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Alina Hemm, Cora Lüdemann, Kristin Laub, Charlotte Schmidt
March 22, 2022
After 100 days in office, on March 16, 2022, the Cabinet of Germany’s ‘traffic light’ coalition — made up of the Social Democrats (SPD), the Greens, and the Free Democratic Party (FDP) — adopted a second draft of the 2022 federal budget. Worth €457.6 billion (US$517.2 billion), this draft budget implies a 20.1% decrease in government spending compared to the overall federal budget for 2021, which was developed under the former government led by Angela Merkel. What does this new budget, and its overall decrease, imply for Germany’s development cooperation in 2022 and beyond, especially against the backdrop of COVID-19 and war in Ukraine?
Germany’s Minister of Finance, Christian Linder, has already acknowledged that the budget draft provides an unrealistically low spending projection, as it does not yet consider the costs that the war in Ukraine implies for Germany. The additional expenditure required to deal with the mounting crisis in Ukraine, as well as the ongoing ramifications of COVID-19, mean that this year’s budget draft already includes €99.7 billion (US$112.7 billion) in new debt. The budget does not yet include the €100 billion (US$113 billion) for upgrading Germany’s armed forces (needed to reach the 2% NATO goal), which was committed by Chancellor Olaf Scholz in response to the Russian invasion of Ukraine three weeks ago. These funds, however, will not be drawn from the annual budget; instead, the German government plans to set up a special fund for its military spending, which will raise money through loans, meaning this spending is not expected to increase the debt ratio.
Now, the German Parliament must discuss and approve this core budget draft. The first reading in the Budget Committee will take place at the end of March and the finalization and approval of the budget are expected between the end of May and the beginning of June. A supplementary budget is likely to follow, according to Finance Minister Lindner.
According to the budget draft, the government is committed to maintaining its Official Development Assistance (ODA) to gross national income (GNI) ratio at 0.7% in 2022 by investing around €23.0 billion (US$26.0 billion) in development spending. As the costs of hosting refugees can be counted as ODA, the influx of Ukrainian refugees into Germany could further raise the country’s topline ODA figures.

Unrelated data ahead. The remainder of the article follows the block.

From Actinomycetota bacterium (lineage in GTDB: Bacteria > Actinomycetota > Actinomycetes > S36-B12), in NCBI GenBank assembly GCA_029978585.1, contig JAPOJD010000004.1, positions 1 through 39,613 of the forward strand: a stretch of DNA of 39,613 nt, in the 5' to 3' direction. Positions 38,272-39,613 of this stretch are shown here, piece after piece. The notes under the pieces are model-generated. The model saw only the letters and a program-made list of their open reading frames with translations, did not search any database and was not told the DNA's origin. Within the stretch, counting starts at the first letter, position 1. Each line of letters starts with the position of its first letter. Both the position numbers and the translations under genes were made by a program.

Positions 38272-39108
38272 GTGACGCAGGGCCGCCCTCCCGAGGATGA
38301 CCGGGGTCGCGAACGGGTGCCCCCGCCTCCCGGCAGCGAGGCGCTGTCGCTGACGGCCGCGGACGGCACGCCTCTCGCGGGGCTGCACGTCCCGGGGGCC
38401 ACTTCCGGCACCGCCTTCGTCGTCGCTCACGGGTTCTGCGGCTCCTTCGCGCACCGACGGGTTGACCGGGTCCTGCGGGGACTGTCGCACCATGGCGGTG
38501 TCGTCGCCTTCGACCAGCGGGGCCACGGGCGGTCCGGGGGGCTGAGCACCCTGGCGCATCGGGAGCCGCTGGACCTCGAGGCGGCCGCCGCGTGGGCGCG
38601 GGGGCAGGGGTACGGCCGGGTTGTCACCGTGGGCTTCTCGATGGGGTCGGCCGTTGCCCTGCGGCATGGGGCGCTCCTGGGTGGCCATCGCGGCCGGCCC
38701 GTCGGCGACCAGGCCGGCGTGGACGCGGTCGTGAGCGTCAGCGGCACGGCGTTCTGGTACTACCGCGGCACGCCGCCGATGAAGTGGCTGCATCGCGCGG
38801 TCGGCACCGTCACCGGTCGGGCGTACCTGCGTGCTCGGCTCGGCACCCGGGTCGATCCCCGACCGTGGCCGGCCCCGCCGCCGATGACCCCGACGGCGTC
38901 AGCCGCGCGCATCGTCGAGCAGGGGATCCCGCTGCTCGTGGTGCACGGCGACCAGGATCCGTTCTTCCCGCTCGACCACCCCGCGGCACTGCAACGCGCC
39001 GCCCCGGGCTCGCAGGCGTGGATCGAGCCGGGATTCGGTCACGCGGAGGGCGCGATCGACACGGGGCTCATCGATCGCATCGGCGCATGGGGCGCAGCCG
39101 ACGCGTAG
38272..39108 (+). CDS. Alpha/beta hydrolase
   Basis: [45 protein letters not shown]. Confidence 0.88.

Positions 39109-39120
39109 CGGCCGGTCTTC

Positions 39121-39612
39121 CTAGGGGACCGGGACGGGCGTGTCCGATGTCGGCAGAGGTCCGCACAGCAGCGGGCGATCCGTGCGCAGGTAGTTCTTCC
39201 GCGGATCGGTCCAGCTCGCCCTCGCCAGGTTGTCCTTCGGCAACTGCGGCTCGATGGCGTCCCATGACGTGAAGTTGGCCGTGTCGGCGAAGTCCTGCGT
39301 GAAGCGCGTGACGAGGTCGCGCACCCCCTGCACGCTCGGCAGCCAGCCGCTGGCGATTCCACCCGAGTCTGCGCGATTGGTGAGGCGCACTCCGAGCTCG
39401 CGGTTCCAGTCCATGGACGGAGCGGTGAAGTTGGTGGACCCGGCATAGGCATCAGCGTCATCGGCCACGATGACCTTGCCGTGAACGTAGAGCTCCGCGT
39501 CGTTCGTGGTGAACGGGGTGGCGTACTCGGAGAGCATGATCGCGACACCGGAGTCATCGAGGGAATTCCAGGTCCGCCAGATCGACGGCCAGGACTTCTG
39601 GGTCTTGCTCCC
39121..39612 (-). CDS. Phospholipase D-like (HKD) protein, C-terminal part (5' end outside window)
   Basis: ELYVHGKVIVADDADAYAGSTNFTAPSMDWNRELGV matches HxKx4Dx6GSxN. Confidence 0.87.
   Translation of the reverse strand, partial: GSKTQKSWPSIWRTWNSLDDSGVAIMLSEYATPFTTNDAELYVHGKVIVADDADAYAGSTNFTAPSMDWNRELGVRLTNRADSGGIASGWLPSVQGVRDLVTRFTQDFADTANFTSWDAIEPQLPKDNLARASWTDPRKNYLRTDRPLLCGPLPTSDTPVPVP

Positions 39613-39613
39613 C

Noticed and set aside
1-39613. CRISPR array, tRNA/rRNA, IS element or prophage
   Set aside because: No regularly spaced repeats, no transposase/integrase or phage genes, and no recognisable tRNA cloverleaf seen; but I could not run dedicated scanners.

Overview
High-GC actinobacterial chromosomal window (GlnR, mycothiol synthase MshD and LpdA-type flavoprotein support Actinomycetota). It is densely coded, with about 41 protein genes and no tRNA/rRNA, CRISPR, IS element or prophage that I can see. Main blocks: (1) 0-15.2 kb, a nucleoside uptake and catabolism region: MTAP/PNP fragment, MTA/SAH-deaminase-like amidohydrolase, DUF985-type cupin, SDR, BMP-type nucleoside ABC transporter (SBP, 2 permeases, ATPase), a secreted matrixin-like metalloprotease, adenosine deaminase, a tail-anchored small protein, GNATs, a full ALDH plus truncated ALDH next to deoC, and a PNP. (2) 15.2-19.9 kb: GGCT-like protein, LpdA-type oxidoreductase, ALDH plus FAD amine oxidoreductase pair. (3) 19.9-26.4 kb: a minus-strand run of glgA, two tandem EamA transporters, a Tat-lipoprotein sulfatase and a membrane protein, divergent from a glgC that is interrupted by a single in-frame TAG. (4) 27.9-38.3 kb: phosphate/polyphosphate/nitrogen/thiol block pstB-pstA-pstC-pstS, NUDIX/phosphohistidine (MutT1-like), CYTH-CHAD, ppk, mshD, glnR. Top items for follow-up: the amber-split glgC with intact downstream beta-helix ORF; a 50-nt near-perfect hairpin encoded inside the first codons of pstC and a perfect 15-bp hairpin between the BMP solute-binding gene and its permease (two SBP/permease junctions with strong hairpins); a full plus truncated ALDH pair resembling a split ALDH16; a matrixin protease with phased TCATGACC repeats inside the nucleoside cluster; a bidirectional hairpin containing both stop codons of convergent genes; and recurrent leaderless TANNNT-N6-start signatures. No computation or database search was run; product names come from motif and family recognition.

Germany will continue to play a leading role in the global fight against COVID-19. As already announced by Minister of Finance Lindner at a G7 Ministers of Finance meeting on March 1, 2022, Germany aims to uphold its commitment to contributing its “fair share” to the Access to COVID-19 Tools Accelerator (ACT-A). To date, Germany is the second-largest donor to ACT-A and has already contributed €2.2 billion (US$2.5 billion). According to the 2022 budget draft, Germany plans to make another €1.3 billion (US$1.5 billion) available for ACT-A-related spending. These funds will come from budget plan 60, which is used for expenditures outside the core budget plan, and will be channeled to the specific ministries for their contributions to ACT-A partners:
As part of its G7 presidency, Germany has also announced €350 million (US$396 million) in support of the COVID-19 Vaccines Global Access (COVAX) Advanced Market Commitment (AMC). Germany will co-host the virtual 2022 Gavi COVAX AMC Summit, which will take place on April 8, 2022. In addition, Germany is planning to donate 75 million COVID-19 vaccine doses to low- and middle-income countries mostly through COVAX this year (compared to 139 million doses in 2021). Including the costs of these donated doses, which according to the OECD are valued at US$6.72 per dose, Germany’s ODA for 2022 will increase to 0.71%.